Quantum mechanics, as the name suggests, is a theory devoted to the laws of motion that these quanta have. As we have already established, light, among other things, appears to behave as a wave, but comes in discrete chunks of fixed size, as though a particle. Much effort has gone into figuring out which one it is and why it behaves so strangely. To go further into the mysteries of quantum mechanics it is necessary to understand a bit about wavefunctions.
The strange theory of squots and diggles
A wavefunction is a mathematical relationship between position, time, and the probability of certain events. The wavefunction is a solution to the Schrdinger equation -- which means to say that if the function is put into the equation and a position and time value is put into the function, the resulting equation will be true10.
y = ax + b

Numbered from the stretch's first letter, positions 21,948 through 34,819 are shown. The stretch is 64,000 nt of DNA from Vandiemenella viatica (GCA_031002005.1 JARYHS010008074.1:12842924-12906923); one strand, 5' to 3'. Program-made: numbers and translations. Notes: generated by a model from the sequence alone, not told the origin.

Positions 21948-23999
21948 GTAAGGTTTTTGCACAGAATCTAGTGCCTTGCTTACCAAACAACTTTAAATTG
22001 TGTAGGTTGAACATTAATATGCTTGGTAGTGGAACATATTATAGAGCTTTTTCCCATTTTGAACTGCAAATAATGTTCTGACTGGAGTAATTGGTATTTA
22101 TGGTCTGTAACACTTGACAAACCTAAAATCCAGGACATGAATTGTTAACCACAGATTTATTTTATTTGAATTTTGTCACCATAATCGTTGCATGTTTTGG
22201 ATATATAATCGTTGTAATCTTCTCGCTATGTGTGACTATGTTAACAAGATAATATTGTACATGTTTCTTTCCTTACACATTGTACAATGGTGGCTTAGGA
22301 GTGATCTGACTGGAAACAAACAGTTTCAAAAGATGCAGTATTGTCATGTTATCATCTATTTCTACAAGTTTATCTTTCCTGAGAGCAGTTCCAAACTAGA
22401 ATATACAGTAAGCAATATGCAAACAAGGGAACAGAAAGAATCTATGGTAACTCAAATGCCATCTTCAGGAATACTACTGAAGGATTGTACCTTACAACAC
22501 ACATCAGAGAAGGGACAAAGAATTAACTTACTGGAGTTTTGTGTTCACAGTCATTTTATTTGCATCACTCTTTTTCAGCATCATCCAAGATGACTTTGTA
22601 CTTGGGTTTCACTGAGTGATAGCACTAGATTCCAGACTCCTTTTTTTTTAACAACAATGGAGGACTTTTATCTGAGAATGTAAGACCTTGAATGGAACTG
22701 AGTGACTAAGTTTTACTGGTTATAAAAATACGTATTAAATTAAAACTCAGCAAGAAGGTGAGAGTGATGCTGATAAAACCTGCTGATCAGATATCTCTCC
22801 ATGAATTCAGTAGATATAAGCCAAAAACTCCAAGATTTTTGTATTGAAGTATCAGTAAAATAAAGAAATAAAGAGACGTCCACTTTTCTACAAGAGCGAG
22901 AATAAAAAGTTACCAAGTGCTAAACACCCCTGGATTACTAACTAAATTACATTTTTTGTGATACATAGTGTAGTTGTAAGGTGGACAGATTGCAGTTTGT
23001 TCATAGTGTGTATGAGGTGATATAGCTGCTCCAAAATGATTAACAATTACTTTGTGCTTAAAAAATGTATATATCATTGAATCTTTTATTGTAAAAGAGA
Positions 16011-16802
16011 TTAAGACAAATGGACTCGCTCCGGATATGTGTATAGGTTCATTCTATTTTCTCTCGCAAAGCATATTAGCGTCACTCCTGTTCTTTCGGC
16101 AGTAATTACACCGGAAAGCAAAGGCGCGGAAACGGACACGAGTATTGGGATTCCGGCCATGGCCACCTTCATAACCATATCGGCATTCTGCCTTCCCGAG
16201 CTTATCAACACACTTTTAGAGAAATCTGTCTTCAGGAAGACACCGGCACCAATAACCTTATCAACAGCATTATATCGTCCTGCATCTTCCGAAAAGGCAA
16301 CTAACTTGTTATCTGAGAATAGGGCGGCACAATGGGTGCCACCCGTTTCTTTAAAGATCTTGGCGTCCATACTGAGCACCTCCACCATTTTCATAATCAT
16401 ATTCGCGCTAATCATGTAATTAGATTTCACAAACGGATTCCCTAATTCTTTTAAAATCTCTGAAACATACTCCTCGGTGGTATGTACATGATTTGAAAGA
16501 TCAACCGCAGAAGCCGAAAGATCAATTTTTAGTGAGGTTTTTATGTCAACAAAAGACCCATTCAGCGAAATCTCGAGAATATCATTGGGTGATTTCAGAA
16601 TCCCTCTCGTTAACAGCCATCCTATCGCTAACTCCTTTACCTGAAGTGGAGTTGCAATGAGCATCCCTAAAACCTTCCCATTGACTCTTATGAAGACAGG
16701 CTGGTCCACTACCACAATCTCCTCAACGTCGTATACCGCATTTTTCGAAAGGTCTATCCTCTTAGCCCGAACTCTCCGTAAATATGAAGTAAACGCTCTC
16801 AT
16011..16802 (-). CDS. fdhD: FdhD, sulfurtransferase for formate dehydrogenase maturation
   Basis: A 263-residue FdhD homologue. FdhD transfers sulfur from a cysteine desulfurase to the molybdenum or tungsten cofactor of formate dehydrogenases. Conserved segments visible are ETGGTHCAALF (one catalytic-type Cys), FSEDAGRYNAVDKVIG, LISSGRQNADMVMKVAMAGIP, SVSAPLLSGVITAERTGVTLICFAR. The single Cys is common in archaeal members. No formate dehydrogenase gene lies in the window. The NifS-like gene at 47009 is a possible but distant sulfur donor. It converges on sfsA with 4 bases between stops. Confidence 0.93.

The solution to this equation is the series of pairs of numbers, x and y, where y is b more than a multiplied by x. Differential equations are much more complex, but essentially, they deal instead with the rate of change of a quantity -- how fast a car is moving is the rate of change of its position, acceleration is the rate of change of its speed and so on. A solution to a differential equation is usually a set of functions, each of which is a set of sets of numbers11 -- just like the solution to the equation above. And so on. The Schrdinger equation is a differential equation, and each wavefunction is a set of positions and times and a value for each one.11Each "point" in a function is a set of numbers. Examples would be position and colour on a television screen (six numbers: frame number, left, down, and red, green and blue intensities), or wind speed over time (seven numbers: position in latitude, longitude and altitude are common, followed by time, followed by north, east and up-down components of the wind speed). The set of sets is generated usually by running through all the possible values of one or more of the quantities. Thus in a television show we run through each frame and position on screen and measure the colour. Likewise for wind speed we would take each position and time and measure the speed. This is, of course, impossible in reality, but in a computer simulation of the weather it is exactly what is really done -- and the description of measuring a television picture is more or less how real television pictures are actually taken. Often functions ... hang on, perhaps an article is needed ....